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Demand for transparent IT shared services costs
Opening the allocation black box
The “black box” of allocated shared services costs can cause many issues within organizations. As a result, business units may consider looking for alternatives to using internal IT services, which can end up costing the company more in total.
June 7, 2017
A blog post by Colleen Whitmore, principal, Deloitte & Touche LLP*
I recently sat down with one of my clients, a business division manager for a global industrial manufacturing company, and asked them point blank “what items are included in your allocated IT costs?” As it happened, they had a hard time answering the question. They’re not alone. Many companies I’ve worked with really don’t know either.
But that is starting to change, primarily because IT costs are rising, making them a legitimate target for scrutiny. Unfortunately for the BUs being charged, IT shared services costs are often billed with minimal information about what those services are or how they have been allocated.
This “black box” of allocated shared services costs can cause many issues within organizations. First, it gives rise to feelings of mistrust between the business units, corporate, and the IT shared services group. BU owners may feel that the charges are unfair and that they don't reflect their actual consumption. This, in turn, creates concerns about who should be accountable for these costs, and whether IT or the business should be responsible for improving service or cost efficiencies. As a result, business units may consider looking for alternatives to using internal IT services, which can end up costing the company more in total.
Consumption-based costing: The RATE approach
Generally speaking, organizations that provide their BUs with more insight into their allocated IT costs use consumption-based costing models, as opposed to more traditional costing models that use static or generic metrics to allocate costs. A consumption-based approach allows the organization to define and standardize the services offered by their IT shared services group, including such information as the level of effort for each service, how costs for the service will be allocated, and the cost per activity/service. Companies can also identify if and when business divisions use incremental services above standard levels and calculate the resulting additional cost.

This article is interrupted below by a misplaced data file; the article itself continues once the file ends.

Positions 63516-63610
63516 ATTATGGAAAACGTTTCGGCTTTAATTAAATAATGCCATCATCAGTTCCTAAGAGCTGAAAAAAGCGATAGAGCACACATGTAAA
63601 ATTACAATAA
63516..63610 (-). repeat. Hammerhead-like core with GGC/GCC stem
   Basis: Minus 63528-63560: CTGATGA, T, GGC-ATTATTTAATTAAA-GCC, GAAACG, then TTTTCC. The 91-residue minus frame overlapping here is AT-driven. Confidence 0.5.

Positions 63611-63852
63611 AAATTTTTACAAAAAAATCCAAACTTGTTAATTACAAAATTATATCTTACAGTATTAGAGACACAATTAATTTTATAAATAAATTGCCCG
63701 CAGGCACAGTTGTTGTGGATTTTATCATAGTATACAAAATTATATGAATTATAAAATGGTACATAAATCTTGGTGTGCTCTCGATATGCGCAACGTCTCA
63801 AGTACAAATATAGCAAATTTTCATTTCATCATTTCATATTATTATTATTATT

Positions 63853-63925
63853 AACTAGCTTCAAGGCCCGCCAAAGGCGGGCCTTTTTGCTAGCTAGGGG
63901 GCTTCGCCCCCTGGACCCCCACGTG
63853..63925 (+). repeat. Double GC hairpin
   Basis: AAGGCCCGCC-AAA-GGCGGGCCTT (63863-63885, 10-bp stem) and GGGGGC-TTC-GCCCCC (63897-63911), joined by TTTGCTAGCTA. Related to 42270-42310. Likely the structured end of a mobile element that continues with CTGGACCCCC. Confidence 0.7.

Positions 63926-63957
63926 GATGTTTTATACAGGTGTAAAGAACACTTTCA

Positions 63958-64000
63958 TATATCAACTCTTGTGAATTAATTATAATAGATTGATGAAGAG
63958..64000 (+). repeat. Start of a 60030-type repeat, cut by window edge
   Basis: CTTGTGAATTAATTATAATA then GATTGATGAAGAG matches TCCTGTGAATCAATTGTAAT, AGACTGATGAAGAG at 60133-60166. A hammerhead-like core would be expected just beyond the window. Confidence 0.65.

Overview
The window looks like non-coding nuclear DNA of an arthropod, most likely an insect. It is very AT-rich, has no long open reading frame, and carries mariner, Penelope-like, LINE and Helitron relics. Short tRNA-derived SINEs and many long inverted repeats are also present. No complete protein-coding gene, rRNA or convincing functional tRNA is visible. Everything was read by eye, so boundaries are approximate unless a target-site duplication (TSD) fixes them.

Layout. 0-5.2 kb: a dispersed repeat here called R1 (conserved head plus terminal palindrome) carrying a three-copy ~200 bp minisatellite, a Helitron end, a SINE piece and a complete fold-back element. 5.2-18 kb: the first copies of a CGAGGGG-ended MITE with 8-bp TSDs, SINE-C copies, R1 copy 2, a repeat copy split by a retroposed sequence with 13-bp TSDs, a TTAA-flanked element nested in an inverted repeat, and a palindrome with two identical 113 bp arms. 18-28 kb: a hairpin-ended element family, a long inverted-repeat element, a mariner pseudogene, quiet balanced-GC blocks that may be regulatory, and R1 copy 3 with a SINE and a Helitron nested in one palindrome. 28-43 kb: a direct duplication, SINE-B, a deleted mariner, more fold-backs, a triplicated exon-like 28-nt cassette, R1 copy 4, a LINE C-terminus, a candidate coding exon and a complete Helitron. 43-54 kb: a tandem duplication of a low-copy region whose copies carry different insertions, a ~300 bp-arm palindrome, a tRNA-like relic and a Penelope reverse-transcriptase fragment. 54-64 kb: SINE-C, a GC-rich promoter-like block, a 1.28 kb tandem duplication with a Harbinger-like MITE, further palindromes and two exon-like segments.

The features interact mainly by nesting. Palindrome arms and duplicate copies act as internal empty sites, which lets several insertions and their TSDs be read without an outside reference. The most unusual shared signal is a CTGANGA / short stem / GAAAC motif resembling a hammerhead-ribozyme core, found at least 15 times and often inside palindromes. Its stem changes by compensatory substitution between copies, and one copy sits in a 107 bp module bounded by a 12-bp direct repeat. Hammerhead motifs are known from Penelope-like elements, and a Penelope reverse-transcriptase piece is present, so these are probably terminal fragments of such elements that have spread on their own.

Specifically, these models offer the following benefits:
- Relevancy: BU owners derive true insights into their consumption patterns that they can then use to make strategic decisions.
- Accountability: BUs take responsibility for the level of services they consume and have an incentive to reduce costs and improve efficiency.
- Transparency: BU owners understand the services they use and their associated costs.
- Equity: BU owners better understand the basis for IT service costs charged to their BU.
Consumption-based costing models provide a happy medium between the often complex activity-based models popular in the 1980s and overly simplistic traditional models.
Unpacking the black box: A note of caution
Bridging the information gap between the IT department and business divisions is at the heart of opening the allocation black box. But there are sometimes pitfalls with the delivery of that information. For example, many companies address questions about IT shared services costs by assuming more information is better. On the contrary, what BUs need is not a data dump, but rather transparent, insightful information that will enable them to evaluate their use of IT shared services.
Another potential hiccup can occur with the development of the IT service catalog. The development and pricing of the services should be a joint effort between IT and the BUs. Developing the service catalog in terms of the service buyer’s perspective provides more meaningful information to BUs and will provide cost information at the level of detail they need for decision-making. On the other hand, if the IT organization decides to make changes to its allocation methodology without teaming with BUs, the result can be confusion and a renewal of mistrust.
Equipping organizations with more transparent IT services cost information can lead to significant percent reductions in company IT spend, facilitate service improvements to BUs and provide senior management with the transparent reporting they require to evaluate the effectiveness of their overall IT strategy.
Learn more about the cost of IT shared services.
*Note: The views expressed in this blog are those of the blogger and not official statements by Deloitte Touche Tohmatsu Limited or any of its member firms, including Deloitte & Touche LLP.
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